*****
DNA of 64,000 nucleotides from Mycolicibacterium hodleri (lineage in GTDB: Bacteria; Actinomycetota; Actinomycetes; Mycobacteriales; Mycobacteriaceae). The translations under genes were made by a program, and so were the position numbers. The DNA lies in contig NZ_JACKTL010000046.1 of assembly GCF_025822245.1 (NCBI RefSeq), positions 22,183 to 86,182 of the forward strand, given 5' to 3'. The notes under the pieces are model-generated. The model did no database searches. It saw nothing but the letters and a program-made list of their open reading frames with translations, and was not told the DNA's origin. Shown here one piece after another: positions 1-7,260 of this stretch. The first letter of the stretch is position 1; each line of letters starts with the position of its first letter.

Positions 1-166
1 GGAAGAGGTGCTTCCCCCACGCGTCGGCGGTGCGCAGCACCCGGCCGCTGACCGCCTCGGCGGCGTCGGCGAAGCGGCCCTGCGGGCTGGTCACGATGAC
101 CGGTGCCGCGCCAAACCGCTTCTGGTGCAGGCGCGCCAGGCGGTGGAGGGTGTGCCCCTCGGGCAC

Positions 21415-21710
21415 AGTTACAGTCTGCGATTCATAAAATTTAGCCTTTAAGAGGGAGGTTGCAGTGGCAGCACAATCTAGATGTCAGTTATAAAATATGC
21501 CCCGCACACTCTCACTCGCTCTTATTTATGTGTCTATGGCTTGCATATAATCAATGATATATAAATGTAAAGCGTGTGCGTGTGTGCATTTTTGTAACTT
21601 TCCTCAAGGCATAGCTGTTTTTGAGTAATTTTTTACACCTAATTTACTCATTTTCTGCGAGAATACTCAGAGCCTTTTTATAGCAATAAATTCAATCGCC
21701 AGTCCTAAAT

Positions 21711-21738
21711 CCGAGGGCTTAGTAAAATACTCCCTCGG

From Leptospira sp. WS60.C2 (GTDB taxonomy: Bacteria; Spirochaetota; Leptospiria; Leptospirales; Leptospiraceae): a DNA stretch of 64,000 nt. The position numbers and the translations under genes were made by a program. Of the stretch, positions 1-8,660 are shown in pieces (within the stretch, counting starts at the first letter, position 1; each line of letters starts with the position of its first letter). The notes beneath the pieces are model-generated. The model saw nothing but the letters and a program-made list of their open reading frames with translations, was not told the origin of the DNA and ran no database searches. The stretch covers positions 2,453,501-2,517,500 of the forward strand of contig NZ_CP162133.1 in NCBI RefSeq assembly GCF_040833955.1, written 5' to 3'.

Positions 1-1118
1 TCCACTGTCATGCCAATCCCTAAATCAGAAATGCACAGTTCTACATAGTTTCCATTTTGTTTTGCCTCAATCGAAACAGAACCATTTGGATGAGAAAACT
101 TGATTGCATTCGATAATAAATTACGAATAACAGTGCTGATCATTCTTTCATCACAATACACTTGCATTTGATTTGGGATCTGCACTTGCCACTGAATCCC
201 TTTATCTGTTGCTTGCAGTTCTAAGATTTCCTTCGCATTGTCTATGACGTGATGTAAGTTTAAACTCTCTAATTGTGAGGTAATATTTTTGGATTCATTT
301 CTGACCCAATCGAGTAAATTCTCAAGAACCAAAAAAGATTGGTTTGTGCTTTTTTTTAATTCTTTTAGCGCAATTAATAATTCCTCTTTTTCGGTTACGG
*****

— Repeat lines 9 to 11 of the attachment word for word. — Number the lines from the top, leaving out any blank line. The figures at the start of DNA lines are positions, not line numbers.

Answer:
21701 AGTCCTAAAT

Positions 21711-21738
21711 CCGAGGGCTTAGTAAAATACTCCCTCGG